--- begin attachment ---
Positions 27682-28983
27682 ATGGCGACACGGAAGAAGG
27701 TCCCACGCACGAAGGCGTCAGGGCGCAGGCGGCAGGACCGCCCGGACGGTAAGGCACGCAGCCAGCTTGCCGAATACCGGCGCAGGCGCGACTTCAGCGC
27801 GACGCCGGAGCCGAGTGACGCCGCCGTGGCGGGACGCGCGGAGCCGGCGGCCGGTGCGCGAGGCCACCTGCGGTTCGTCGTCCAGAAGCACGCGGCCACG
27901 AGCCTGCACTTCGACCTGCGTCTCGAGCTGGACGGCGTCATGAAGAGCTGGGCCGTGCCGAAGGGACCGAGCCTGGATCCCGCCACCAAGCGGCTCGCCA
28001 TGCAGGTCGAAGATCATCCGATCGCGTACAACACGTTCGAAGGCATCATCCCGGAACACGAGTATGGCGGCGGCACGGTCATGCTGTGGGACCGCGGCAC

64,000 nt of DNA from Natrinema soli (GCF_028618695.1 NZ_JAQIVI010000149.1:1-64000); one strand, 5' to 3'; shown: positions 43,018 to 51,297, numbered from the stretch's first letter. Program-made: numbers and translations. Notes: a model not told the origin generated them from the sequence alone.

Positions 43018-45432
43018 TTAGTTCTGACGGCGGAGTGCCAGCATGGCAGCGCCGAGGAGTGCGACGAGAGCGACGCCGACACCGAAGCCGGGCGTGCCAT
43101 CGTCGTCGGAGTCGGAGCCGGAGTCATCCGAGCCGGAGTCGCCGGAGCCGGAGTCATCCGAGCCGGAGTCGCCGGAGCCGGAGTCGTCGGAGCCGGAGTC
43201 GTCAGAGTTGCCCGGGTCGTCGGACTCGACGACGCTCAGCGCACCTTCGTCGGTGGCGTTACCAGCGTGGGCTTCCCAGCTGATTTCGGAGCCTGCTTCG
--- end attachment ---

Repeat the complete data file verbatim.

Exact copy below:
Positions 27682-28983
27682 ATGGCGACACGGAAGAAGG
27701 TCCCACGCACGAAGGCGTCAGGGCGCAGGCGGCAGGACCGCCCGGACGGTAAGGCACGCAGCCAGCTTGCCGAATACCGGCGCAGGCGCGACTTCAGCGC
27801 GACGCCGGAGCCGAGTGACGCCGCCGTGGCGGGACGCGCGGAGCCGGCGGCCGGTGCGCGAGGCCACCTGCGGTTCGTCGTCCAGAAGCACGCGGCCACG
27901 AGCCTGCACTTCGACCTGCGTCTCGAGCTGGACGGCGTCATGAAGAGCTGGGCCGTGCCGAAGGGACCGAGCCTGGATCCCGCCACCAAGCGGCTCGCCA
28001 TGCAGGTCGAAGATCATCCGATCGCGTACAACACGTTCGAAGGCATCATCCCGGAACACGAGTATGGCGGCGGCACGGTCATGCTGTGGGACCGCGGCAC

64,000 nt of DNA from Natrinema soli (GCF_028618695.1 NZ_JAQIVI010000149.1:1-64000); one strand, 5' to 3'; shown: positions 43,018 to 51,297, numbered from the stretch's first letter. Program-made: numbers and translations. Notes: a model not told the origin generated them from the sequence alone.

Positions 43018-45432
43018 TTAGTTCTGACGGCGGAGTGCCAGCATGGCAGCGCCGAGGAGTGCGACGAGAGCGACGCCGACACCGAAGCCGGGCGTGCCAT
43101 CGTCGTCGGAGTCGGAGCCGGAGTCATCCGAGCCGGAGTCGCCGGAGCCGGAGTCATCCGAGCCGGAGTCGCCGGAGCCGGAGTCGTCGGAGCCGGAGTC
43201 GTCAGAGTTGCCCGGGTCGTCGGACTCGACGACGCTCAGCGCACCTTCGTCGGTGGCGTTACCAGCGTGGGCTTCCCAGCTGATTTCGGAGCCTGCTTCG